If this is happening too much air is going into the 3 way. For all you people who have a stock reg it is actually quite simple to adjust. Take the clamp off of the pneumatic reg with a flat head screw driver and your finger. Just push on it from the side and it will pop off. Now just pull off the hose. Now with your fingers unscrew the pneumatic reg. No tools necessary unless it is on really tight. Once you have unscrewed it look inside of it. You will see that with that same flat head you used to take off the clamp you can adjust the air flow. Just stick your flat head in there and gently screw it in a little bit (unless the vibration is really heavy then you might want to do it more). This will cut off some of the air flow to the 3 way. Now just screw the pneumatic reg back on and attach the hose and clamp and try it out. If you find the vibrations are still kinda bad, just do it again. With regs you can adjust from the outside i believe you unscrew it to cut off some air flow.

If you have any questions just e-mail me.

I hope this helped.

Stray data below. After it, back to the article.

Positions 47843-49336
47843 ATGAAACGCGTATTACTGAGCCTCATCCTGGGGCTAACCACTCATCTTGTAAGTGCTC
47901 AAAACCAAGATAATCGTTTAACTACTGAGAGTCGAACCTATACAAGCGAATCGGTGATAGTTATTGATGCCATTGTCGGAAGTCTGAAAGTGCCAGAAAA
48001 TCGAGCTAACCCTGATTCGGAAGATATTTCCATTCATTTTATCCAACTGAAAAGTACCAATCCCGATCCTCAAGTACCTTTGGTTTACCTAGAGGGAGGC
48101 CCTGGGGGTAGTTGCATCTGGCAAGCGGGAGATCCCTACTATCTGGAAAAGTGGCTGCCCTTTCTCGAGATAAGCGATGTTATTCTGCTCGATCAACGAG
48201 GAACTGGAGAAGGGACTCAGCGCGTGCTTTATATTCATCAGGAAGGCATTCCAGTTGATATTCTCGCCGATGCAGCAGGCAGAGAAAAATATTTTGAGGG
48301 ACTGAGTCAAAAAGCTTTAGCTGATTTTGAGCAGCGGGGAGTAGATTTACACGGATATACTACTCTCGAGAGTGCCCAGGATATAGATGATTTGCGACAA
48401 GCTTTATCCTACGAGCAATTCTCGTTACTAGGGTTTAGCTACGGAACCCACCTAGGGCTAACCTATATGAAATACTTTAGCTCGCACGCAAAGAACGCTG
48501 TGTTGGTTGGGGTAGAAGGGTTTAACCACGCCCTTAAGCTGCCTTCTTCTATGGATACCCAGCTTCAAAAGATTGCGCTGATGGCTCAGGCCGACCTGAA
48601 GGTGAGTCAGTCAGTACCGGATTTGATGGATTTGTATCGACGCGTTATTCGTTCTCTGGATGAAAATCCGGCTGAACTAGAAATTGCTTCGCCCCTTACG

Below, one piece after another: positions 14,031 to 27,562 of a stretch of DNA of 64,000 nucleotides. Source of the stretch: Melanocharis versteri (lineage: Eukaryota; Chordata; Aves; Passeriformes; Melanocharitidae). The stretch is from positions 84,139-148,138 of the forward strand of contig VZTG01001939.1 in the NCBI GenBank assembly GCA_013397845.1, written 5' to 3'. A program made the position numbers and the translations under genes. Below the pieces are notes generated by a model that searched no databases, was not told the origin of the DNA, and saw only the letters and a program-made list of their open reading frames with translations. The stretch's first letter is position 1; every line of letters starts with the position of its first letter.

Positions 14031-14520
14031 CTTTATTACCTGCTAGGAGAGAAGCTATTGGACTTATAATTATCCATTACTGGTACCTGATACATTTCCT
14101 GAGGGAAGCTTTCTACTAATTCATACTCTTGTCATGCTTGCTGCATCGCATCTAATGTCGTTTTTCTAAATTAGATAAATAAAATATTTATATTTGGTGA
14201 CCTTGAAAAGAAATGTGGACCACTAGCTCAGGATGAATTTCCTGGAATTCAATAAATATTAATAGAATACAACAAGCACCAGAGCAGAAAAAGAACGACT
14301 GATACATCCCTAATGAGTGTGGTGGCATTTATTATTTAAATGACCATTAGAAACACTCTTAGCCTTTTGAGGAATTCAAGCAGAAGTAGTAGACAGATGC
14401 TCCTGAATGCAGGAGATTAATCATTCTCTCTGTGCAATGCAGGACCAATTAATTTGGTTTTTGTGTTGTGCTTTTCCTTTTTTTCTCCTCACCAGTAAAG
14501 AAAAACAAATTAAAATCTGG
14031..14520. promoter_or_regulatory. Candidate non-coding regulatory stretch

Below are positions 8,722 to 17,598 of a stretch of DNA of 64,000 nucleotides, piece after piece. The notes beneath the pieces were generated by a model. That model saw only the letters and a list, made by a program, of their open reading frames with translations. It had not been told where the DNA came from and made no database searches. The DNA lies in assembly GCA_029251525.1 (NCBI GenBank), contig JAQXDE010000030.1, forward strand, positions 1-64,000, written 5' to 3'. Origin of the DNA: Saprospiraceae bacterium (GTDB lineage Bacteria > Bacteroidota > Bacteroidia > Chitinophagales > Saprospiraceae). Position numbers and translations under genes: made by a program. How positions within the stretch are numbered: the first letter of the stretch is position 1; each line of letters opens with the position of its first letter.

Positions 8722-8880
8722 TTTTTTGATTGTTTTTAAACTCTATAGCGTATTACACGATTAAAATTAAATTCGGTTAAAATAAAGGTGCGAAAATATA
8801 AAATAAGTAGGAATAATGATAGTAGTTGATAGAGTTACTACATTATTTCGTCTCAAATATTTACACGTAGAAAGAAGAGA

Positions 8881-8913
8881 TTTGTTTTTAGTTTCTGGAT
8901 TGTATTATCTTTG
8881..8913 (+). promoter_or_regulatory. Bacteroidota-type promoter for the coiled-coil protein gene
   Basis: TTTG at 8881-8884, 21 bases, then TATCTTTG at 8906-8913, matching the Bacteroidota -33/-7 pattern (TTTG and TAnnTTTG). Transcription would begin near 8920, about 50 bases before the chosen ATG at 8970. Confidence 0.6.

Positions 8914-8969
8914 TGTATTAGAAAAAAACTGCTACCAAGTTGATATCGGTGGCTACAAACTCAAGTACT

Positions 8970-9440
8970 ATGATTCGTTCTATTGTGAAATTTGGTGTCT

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Old 11-20-2001, 01:08 PM   #4
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Lightbulb What about trigger jobs??

do you have any info on how to do a trigger job????????????
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Old 11-21-2001, 08:19 AM   #5
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Trigger jobs with these newfangled non-slotted triggers are more about keeping it smooth than timing. As it comes from the factory, the 2k cockers have a nice pull. After you snag a new 3 way you'll end up retiming anyway though (if Worr Games stopped making the front pneumatics brass I bet 90% of people would keep them, they work so well).

Just use the timing guide up there, its pretty comprehensive. One thing I can suggest is to get a roller sear by Belsales. It is so amazingly cool. It takes most of the friction out of the trigger plate/sear contact. Butter. Good trigger / sear spring combination is important. What good is a light-azz trigger spring when your sear spring is too tense. "Yeah, my trigger pull is light... until the plate engages the sear... oh well." Light springs are overrated anyway. Grab one thats a bit more tense and let it grow on you and you'll be amazed how much better the overall feel of the trigger improves.